The Aftermath (videopoem)


Watch at Vimeo / Watch on YouTube

(text)
So you tore yourself away
from news of revolution
to stand under an umbrella in the woods
as the trees made rain?

Yes. The news means nothing
if I close my eyes & ears.

But what did you see?
Not the trees & ice around you—no.
But a pressed-down people
righting themselves with a shower
of broken shards, bowed limbs rising,
rising.

Those were incommensurable events.
There was nothing the trees could’ve done
to resist their liberation.

And what did you do
while the forest was shedding
its only copy of itself?

I tried to freeze it
with a pair of cameras,
one for motion,
one for the moment’s immortal soul.

Why didn’t you drop everything
& join in?

* * *

Adapting my ice-storm videos to a pre-existing poem, In the Ice Forest, proved impossible, so instead I tried the ekphrastic approach and wrote a poem in response to the footage — and the experience. For me, it usually happens this way. That link goes to a post at the Moving Poems forum, where I talk a little bit about the making of my first documentary-style videopoem, as well.

The topic of the poem was influenced by discussions at the new online community Writing Our Way Home, which celebrates “writing that precisely captures a fully-engaged moment.” Unfortunately, perhaps, the felt obligation to record things for later sharing or for record keeping distances oneself, prevents one from becoming fully engaged. If someday you see me abandon photography and videography altogether and just stick to writing, that will be the reason.

11 Comments


  1. The metaphor of the thawing forest (trees righting themselves from a load of ice and snow, etc.) and the revolution—Egypt, Tunisia, wherever people power is rearing its head—is a bright use of an objective correlative for the abstract revolution. The persona does not really ignore the news on the rebellions; he finds them among the trees and preserves the moment with a click on his camera (under an umbrella yet!) Poetry.

    As a ekphrasis, it is features an achieved content—the gestalt on the trees being a people righting themselves from bowed limbs. The video did its job of concretizing the experience of liberation.

    More videopoems like this, Dave Bonta! Bravo!

    Reply

  2. A joy to watch. The seeming impossibility of the camera to focus really added to the words. Very well-selected music. The sound of the water and ice drops on the umbrella and ground — wow.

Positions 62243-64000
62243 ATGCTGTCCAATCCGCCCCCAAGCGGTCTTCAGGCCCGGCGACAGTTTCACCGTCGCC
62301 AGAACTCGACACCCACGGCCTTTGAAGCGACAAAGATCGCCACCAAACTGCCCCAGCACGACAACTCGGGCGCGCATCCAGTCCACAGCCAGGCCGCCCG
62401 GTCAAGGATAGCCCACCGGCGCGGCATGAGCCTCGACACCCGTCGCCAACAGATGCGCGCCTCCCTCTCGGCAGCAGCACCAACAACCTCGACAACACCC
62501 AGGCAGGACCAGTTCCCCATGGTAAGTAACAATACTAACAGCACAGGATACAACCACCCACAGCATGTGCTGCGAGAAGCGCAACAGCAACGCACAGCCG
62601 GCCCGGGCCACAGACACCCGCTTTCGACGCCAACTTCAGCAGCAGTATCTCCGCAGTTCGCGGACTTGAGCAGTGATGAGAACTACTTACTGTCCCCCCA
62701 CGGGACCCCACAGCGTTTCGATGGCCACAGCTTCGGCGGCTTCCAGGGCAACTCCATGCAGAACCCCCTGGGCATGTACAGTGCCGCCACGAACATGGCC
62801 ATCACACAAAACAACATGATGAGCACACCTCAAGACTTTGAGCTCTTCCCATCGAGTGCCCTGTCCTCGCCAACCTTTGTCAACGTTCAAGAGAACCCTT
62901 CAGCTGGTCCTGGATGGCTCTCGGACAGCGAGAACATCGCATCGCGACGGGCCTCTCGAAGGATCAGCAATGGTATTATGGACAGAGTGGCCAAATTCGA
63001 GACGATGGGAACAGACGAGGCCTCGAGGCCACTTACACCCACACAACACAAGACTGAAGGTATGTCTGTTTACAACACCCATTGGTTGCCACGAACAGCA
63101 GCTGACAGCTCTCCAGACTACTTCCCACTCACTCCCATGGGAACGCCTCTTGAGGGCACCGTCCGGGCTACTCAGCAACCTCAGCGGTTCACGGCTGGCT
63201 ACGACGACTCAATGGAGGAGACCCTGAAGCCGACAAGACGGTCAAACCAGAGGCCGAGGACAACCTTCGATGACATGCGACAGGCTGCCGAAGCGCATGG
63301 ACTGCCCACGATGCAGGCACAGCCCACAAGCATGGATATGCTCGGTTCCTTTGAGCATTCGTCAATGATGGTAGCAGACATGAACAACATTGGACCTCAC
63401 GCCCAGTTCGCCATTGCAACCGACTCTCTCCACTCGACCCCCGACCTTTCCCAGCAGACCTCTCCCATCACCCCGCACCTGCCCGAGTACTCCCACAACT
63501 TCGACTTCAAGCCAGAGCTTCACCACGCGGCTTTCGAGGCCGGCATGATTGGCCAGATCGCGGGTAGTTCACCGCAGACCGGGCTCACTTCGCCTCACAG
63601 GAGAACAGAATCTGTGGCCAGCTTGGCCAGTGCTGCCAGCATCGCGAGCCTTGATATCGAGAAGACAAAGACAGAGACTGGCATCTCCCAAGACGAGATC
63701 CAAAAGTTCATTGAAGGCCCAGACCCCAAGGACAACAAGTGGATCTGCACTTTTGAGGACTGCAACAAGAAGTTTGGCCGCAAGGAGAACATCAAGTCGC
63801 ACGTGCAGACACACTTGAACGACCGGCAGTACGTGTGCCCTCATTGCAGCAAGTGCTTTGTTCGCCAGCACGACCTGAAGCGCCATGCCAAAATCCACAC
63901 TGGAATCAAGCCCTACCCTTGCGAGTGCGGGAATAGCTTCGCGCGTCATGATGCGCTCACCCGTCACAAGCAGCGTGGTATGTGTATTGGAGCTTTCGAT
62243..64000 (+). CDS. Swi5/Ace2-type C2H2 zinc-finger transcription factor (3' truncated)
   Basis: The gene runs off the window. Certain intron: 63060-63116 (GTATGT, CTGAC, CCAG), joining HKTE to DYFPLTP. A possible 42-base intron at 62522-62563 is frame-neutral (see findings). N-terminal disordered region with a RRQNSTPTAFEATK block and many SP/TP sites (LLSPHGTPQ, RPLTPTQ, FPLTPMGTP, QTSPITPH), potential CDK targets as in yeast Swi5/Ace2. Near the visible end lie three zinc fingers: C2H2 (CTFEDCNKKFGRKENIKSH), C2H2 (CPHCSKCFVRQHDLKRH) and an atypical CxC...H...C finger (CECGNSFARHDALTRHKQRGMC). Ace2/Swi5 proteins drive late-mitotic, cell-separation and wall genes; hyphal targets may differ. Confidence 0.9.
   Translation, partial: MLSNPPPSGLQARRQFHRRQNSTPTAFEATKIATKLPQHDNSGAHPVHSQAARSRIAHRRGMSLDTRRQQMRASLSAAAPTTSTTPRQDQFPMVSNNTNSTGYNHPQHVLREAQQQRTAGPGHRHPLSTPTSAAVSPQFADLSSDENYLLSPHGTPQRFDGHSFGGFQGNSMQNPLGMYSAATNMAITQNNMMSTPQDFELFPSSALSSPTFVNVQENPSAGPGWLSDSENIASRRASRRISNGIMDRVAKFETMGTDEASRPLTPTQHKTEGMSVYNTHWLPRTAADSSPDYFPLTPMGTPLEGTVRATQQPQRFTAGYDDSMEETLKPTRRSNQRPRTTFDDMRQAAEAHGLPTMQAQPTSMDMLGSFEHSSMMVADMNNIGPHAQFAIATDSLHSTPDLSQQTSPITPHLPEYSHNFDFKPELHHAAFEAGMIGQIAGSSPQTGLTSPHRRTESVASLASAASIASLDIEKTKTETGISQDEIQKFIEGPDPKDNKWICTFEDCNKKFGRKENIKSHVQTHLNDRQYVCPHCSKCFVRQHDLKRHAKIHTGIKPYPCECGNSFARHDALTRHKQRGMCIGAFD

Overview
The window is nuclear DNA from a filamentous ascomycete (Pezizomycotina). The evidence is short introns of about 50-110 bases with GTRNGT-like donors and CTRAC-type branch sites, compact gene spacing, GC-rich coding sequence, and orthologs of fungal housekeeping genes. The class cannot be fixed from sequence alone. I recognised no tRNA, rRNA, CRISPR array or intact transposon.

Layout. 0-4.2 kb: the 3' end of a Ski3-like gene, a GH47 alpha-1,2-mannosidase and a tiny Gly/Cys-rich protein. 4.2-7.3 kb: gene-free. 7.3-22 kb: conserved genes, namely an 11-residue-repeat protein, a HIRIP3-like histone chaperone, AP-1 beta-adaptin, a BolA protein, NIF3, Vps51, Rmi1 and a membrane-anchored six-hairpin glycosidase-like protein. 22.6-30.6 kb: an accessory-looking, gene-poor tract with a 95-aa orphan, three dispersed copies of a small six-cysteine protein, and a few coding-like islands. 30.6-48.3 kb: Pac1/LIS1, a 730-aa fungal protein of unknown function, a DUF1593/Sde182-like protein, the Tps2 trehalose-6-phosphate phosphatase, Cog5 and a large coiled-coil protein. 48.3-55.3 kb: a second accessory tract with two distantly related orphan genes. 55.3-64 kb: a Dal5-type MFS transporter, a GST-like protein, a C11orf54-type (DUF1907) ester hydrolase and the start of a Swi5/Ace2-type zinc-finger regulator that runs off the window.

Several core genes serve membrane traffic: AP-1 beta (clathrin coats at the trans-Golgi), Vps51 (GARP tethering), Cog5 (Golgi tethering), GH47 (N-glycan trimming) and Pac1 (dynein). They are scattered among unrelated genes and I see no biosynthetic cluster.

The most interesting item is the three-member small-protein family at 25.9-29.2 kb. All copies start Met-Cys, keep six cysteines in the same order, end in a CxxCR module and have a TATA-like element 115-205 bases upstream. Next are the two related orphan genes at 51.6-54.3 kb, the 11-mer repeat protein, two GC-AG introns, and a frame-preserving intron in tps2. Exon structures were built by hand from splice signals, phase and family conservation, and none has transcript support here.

And what did you do
    while the forest was shedding
    its only copy of itself?

    I’d melt under that question alone.

    Reply

    1. Thanks, Peter. Very glad that all worked for you. Brenda Clews made an interesting suggestion today: that I try reading all or parts of it in a whisper. I’d really like to try that, or perhaps experiment with other kinds of reading (or other readers), but the way the cuts are timed to the reading, I’d have to do the whole thing over, so probably laziness will prevail and it won’t happen.

      Reply

  3. Dave: When you go to investigate the next ice-storm, go all the way — up it a notch or three — like that Poet in Paris who used to walk his pet lobster on a leash. When asked why he did that, he said: “Because it doesn’t bark, and it knows the secrets of the deep!” I mean, go totally naked under your umbrella the next timne, tip-toeing thru the creaking, crashing-down ice cathedral. After all, there is nothing as over-rated as a good fuck, and nothing as under-rated as a good shit.
    GO STEELERS!!!

    Reply

    1. Wouldn’t going all the way also involve ditching the umbrella?

      What are these “Steelers” of which you speak?

      Reply

      1. Yes, you are right. One should ditch the umbrella also. But the image I have of you (as a Poet) walking with an umbrella in the woods to investigate the aftermath of an ice storm, is one of the most poetic I can imagine. Being naked under the umbrella would be even more eccentric and poetic, in a good way.
        It is very quiet in Pittsburgh now, since the Steelers lost. No beeping of car horns, no burning of couches in the streets, no store windows being smashed, no vehicles being overturned by rowdy students…

        Reply

  4. “why didn’t you drop everything / & join in?”

    i love this piece, and that ending is great.

    Reply

  5. The sounds of the forest are a wonderful accompaniment to those pops and pings in the music. Great poem, too.

    Reply

    1. Hey, thanks, man! Yeah, I liked the way they fit together, too. I used a different part of that piece for another videopoem sometime last year, I think.

      Reply

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